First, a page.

Medication Policy Highlights
Parents, please bring all medication to the school nurse. Students in grades K-8 are not allowed to bring medication to school (see the last bullet point for exceptions).
- The law currently allows a school nurse to administer medication to a student only if the student's parent provides the medication and signs a medication permission form. We do not keep "stock" medications, such as Tylenol or Motrin, in the clinic.
- Medication must be in its original container with the medication name, dose and instructions visible on the label. Prescription medication must have a pharmacy label with the student's name, medication, dose and instructions. Prescription samples must be accompanied by a physician's note with this information.
- A school nurse cannot accept expired medications or administer medication from ziplock bags, individual dose (blister) packs or dosing syringes without the original container or packaging.
- Medication permission forms are valid for 2 weeks with a parent's signature. A physician's signature is required if the medication will be given or kept in the clinic for more than 2 weeks.
- If you are the parent of a child with a chronic medical condition (such as a food or other serious allergy with risk of anaphylaxis, asthma, diabetes or seizures) who might require treatment at school, please download an Emergency Action Plan or Care Plan from the Forms page of this website for your child's physician to complete and sign. Please bring the form(s) to my office before the first day of school with all of the medications listed on the plan. Call to schedule some time to visit with me if your child is new to our school or newly-diagnosed so that we can both be confident that I have all of the information I need to take good care of your child at school.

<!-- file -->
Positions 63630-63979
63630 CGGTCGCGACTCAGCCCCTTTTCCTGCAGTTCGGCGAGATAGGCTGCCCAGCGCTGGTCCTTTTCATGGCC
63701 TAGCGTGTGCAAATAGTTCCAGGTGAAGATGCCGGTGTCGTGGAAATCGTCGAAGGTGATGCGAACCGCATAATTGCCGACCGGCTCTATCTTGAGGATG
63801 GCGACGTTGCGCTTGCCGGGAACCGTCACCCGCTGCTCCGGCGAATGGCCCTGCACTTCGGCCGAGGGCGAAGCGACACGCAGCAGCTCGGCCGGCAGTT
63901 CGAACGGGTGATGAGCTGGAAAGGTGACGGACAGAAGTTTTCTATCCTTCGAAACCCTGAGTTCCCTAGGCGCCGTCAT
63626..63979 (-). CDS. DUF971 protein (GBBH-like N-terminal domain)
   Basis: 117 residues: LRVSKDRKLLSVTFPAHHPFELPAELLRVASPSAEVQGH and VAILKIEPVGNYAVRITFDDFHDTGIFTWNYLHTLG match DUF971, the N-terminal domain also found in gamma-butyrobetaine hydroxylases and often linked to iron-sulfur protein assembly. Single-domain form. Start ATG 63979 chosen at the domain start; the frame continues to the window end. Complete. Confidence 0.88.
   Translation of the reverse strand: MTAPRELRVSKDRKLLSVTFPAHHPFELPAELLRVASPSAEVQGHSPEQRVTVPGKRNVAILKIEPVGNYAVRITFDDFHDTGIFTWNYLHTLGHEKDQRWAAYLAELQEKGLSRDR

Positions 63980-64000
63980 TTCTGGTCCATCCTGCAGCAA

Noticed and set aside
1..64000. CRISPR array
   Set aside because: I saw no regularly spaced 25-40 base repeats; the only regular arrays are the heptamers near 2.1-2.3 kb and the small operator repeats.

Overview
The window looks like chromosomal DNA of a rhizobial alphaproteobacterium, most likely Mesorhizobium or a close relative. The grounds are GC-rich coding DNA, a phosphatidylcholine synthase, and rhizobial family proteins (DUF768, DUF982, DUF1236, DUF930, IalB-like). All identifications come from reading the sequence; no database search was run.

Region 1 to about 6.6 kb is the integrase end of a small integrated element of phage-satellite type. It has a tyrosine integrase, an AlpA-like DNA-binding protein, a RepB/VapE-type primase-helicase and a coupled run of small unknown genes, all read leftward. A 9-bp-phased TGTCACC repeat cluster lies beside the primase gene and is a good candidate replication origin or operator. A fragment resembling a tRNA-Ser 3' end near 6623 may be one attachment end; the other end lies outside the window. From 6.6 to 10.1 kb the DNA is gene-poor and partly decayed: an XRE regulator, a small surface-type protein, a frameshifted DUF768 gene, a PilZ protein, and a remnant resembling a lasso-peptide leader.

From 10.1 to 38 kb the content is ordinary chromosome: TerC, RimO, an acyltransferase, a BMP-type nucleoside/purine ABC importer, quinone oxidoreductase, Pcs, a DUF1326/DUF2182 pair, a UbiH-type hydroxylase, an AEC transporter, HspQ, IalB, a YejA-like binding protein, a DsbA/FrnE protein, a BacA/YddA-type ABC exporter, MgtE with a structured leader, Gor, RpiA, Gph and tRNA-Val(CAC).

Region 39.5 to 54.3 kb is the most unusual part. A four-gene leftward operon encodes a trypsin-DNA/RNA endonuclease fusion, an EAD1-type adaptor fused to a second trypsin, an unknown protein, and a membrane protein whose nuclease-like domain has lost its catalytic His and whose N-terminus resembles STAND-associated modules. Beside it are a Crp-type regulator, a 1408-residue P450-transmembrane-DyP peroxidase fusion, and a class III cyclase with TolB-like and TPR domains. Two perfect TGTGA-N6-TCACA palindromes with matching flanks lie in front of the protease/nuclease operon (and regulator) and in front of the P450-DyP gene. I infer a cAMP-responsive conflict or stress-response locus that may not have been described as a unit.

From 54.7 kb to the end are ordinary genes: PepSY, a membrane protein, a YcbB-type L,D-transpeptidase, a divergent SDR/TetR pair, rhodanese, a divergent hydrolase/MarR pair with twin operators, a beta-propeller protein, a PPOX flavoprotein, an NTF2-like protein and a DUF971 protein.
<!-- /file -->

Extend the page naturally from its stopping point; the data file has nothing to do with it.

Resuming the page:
- The law permits students to carry and self-administer medication for asthma, diabetes and anaphylaxis if a parent submits a signed Authorization for Self-Carry and Administration of Asthma, Diabetes and Anaphylaxis Medication in which the parent and physician agree that the student is capable of self-administration. Note: this authorization statement is now included on the newly-revised Allergy & Anaphylaxis Emergency Care Plan and Asthma Action Plan.